“Not so fast,” he said.
“What?” I asked, looking up, just a little perturbed by the ominous sound of his voice.
“These are no good,” he said, shoving the photos back onto the turntable and swinging them back to me.
I had never suffered rejection before from a Canadian official (from Israeli, yes, many times), so my response was one of surprise and consternation.
“Why not?” I asked feebly, picking up the photo and scrutinizing it again. I knew the measurements were right. There were no shadows to be seen. Noam wasn’t smiling. His profile was facing straight at the camera, totally in focus. The photo paper was right, and there was a clear white background. What was I missing?
“His mouth isn’t closed,” he said.
The man gestured to the photo. I looked back down at it.
“It looks closed to me,” I said.
“His lips aren’t together.”
I looked at the photo again. There was the slightest gap between his upper and lower lip, just enough to let him breathe. I shook my head and looked up at him with a beseeching look, thinking back to the long journey there.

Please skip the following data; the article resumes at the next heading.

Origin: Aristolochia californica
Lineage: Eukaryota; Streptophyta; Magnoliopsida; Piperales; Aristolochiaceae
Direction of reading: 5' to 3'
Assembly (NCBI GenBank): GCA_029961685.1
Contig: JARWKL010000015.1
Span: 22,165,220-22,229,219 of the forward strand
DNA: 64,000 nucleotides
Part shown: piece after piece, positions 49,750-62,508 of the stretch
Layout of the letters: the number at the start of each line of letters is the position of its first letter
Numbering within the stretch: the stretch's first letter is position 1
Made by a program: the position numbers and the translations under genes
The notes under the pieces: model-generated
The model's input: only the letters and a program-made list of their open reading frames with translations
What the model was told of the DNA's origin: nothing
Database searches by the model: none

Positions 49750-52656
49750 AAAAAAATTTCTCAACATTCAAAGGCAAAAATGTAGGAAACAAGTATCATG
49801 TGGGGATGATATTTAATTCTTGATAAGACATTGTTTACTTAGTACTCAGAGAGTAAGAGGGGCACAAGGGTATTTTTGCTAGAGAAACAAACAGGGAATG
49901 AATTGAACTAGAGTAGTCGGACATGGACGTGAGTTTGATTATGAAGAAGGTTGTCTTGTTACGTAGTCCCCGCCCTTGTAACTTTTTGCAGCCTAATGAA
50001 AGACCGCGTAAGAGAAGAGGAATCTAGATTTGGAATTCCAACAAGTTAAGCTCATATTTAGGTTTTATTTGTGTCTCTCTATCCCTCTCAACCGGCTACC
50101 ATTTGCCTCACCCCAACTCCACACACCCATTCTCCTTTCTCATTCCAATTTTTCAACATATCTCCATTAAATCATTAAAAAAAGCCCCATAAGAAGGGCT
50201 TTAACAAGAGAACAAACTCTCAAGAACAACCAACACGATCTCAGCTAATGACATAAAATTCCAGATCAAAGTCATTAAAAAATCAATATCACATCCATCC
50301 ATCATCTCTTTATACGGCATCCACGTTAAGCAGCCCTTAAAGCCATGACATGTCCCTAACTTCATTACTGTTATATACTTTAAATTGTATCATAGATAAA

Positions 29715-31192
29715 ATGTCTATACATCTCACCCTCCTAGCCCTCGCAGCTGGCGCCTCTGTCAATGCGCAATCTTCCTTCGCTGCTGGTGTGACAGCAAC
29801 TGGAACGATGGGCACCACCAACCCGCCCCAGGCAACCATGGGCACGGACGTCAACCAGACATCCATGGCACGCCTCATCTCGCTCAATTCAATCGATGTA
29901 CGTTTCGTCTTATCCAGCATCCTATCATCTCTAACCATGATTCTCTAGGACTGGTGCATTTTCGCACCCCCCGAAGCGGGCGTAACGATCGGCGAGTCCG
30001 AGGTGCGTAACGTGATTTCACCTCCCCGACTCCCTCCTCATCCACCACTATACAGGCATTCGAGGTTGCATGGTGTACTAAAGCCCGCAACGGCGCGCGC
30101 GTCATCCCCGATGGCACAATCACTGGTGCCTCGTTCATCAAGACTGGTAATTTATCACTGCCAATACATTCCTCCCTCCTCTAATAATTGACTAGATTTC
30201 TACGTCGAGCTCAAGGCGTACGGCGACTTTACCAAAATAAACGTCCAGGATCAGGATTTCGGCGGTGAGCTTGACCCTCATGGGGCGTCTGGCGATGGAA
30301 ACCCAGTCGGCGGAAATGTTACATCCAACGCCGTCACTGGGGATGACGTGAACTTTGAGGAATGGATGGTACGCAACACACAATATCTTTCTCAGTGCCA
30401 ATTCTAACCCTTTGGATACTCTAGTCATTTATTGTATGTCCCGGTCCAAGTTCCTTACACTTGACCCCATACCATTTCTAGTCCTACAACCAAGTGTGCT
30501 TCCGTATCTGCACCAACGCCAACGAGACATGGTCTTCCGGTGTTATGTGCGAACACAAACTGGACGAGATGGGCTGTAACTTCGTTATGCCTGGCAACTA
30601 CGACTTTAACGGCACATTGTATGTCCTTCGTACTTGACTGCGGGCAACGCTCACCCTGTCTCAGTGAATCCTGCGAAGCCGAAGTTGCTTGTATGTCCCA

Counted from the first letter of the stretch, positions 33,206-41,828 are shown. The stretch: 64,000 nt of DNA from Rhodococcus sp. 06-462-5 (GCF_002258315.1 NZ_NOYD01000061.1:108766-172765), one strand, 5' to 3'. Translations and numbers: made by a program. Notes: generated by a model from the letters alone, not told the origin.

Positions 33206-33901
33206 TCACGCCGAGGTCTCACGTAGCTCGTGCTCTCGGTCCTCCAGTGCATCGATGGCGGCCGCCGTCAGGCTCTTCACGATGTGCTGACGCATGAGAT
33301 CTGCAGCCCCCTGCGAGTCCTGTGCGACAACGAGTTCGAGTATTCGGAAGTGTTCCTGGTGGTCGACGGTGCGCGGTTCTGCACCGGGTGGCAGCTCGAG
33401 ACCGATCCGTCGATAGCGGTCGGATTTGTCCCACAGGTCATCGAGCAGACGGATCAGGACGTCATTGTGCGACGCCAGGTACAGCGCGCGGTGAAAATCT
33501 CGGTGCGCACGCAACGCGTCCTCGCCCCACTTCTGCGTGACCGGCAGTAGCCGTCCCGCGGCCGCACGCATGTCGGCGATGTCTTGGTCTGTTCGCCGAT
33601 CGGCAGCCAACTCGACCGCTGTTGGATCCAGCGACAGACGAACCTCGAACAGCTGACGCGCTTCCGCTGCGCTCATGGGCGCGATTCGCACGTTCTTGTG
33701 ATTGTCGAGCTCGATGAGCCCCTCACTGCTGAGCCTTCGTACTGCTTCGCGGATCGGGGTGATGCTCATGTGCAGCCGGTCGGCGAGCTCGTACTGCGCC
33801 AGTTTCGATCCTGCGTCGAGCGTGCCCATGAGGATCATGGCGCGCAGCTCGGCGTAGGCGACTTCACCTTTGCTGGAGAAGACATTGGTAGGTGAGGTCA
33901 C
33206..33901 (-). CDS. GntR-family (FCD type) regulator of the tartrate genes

“You’re rejecting it just because of that?” I asked, trying to keep my voice calm.
“Yes,” he said, “It’s my job to be sure that everything is in order. I know that they won’t accept this, so there’s no point in my accepting it.”
My Israeli side urged me to stand up and scream, but I told myself that he was just doing his job, and being the good Canadian I was, I packed up my things and left. I stopped short of telling him I was sorry, though. My Israeli side just wouldn’t allow me to become that Canadian again.
So my son went through the whole photo taking process again and brought me back the new photo. This time his lips were so closely pressed together that it looked as if they were stuck together with super glue. But the embassy accepted the new photo and that was all that was important.